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Burghfield resident's letter outlines case against waste incinerator

Letter alleges negative environmental impact

Charlie Masters

Charlie Masters


07964 444701

Burghfield resident's letter outlines case against waste incinerator

Burghfield resident Alex Pulleyn has written a letter outlining the technical case against a planned waste-burning facility in Burghfield.

Plans have been submitted by J Mould (Reading) Limited to construct an energy recovery centre at a site in Berry's Lane.

The facility could incinerate 150,000 tonnes of waste each year, converting it into heat and electricity.

Some local people have expressed scepticism over the proposals, however.

In the letter, Mr Pulleyn details what he says are the potential health risks posed by incinerators.

He says: "We are local residents living in the vicinity of this 'proposed' development.

"Incineration does not remove waste. It simply converts it into another form (gas, particulates, ash) and these new forms are typically more hazardous, though less visible than in the original form.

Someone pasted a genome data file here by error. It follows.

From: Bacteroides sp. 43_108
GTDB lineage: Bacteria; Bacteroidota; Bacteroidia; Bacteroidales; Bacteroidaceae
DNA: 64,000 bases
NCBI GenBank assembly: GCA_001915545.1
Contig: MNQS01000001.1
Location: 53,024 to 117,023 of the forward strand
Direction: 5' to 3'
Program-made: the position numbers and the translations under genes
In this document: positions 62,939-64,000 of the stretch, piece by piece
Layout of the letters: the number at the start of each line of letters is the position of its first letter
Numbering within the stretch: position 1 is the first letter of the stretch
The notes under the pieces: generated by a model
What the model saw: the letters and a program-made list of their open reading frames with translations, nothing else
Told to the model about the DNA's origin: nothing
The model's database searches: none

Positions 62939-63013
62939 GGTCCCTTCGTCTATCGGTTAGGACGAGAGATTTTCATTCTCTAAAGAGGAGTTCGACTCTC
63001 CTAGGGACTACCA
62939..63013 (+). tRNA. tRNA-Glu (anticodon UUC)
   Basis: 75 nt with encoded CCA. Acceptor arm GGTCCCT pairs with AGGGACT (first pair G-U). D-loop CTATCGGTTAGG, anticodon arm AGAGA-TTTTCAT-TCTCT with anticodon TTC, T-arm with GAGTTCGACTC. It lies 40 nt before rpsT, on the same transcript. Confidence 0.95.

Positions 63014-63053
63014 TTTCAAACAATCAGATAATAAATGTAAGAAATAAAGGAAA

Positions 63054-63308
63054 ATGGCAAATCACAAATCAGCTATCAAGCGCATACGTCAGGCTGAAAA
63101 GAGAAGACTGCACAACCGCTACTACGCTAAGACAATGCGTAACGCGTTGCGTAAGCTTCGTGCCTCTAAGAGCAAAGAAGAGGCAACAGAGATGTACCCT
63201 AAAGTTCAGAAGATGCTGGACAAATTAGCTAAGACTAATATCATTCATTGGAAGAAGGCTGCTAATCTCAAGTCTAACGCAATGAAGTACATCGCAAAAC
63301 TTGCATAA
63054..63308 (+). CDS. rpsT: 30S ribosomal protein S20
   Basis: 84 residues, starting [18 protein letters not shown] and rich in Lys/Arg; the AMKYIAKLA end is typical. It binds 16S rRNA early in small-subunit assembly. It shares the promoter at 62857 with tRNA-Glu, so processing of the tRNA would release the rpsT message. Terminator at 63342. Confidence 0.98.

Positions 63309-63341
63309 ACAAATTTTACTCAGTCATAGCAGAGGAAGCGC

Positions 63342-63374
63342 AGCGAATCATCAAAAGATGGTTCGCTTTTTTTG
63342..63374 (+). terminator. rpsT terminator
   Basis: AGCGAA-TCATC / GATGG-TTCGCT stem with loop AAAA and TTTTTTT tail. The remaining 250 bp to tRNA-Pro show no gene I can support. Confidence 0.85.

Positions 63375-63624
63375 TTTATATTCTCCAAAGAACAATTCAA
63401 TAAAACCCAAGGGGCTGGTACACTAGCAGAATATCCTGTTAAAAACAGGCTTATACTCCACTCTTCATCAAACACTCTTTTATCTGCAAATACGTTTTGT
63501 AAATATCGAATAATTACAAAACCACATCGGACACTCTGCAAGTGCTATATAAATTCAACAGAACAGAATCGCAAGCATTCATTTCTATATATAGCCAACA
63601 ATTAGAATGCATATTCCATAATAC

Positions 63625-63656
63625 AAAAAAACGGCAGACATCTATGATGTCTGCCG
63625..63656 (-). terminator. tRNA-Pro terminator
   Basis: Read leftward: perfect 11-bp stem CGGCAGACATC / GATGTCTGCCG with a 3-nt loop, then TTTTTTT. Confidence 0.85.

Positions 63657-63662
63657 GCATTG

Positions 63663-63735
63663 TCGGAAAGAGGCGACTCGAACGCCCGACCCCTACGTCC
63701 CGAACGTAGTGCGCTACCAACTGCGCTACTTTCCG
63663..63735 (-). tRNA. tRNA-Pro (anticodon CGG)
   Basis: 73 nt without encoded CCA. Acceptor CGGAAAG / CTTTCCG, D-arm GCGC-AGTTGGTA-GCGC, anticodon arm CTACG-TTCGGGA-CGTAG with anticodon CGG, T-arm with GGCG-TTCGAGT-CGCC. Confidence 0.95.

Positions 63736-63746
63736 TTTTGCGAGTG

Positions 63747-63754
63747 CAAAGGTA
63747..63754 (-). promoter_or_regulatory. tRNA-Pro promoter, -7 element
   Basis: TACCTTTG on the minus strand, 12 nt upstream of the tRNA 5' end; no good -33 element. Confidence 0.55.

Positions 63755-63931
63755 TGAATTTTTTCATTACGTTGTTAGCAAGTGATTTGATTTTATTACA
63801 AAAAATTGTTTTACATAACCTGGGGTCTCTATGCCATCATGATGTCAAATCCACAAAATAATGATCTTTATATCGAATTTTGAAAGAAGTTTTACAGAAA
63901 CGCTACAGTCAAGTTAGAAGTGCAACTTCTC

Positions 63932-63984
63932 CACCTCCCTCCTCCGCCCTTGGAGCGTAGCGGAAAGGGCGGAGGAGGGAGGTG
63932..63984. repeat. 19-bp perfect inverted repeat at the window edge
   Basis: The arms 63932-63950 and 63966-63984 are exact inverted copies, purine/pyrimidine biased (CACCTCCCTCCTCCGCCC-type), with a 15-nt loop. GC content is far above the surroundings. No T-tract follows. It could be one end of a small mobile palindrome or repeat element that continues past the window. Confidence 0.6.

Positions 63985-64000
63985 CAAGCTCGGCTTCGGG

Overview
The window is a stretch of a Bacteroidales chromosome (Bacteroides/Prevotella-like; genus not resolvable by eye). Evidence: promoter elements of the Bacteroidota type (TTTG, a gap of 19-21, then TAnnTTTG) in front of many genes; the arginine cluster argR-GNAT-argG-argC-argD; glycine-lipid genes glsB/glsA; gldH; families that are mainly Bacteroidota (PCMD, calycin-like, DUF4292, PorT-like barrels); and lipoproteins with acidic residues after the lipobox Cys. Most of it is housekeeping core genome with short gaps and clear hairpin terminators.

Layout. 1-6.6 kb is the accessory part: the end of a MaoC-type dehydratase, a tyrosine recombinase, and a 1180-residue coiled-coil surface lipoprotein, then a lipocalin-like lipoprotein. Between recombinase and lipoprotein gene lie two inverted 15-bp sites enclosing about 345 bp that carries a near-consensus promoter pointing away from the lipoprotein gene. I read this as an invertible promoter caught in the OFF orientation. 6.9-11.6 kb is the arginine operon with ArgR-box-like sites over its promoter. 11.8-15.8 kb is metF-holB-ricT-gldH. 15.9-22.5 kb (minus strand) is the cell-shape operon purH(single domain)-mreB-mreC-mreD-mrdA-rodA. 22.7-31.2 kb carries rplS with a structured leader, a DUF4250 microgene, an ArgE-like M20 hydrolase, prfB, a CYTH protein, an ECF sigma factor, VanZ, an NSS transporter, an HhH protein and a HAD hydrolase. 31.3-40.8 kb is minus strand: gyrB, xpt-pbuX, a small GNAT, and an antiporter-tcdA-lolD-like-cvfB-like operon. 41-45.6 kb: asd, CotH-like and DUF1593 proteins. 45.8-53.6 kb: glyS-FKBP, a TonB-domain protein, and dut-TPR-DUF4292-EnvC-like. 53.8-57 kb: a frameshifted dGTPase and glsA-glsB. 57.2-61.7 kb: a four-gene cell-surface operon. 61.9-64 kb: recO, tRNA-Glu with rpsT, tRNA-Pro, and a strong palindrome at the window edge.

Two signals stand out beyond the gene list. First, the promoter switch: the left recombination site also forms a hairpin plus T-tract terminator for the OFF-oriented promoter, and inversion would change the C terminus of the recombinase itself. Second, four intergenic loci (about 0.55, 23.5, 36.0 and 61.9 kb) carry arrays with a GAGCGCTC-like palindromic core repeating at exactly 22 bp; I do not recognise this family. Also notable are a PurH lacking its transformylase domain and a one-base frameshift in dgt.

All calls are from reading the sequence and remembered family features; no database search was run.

"Recent research has confirmed that particulate pollution, especially the fine particulate (PM2.5) pollution, which is typical of incinerator emissions, is an important contributor to heart disease, lung cancer and an assortment of other diseases, and causes a linear increase in mortality.

"The latest research has found there is a much greater effect on mortality than previously thought and implies that incinerators will cause increases in cardiovascular and cerebrovascular morbidity and mortality with both short-term and long-term exposure.

"Particulates from incinerators will be especially hazardous due to the toxic chemicals attached to them.

"The risks to local people that occur when incinerators operate under non-standard working conditions have not been addressed, particularly the emissions at start-up and shutdown which may be associated with the release, within two days, of more dioxin than over six months of working under standard conditions.

"Waste incineration is prohibitively expensive when health costs are taken into account."

Mr Pulleyn does not believe there is a compelling economic or environmental case underpinning the Burghfield proposals.

He concludes: "A variety of studies, including that from the Government, indicate that a single large incinerator could cost the taxpayer many millions of pounds per annum in health costs.

"Put simply, the Government's own data is demonstrating that incinerators are a major health hazard."

The full letter can be read on Facebook.

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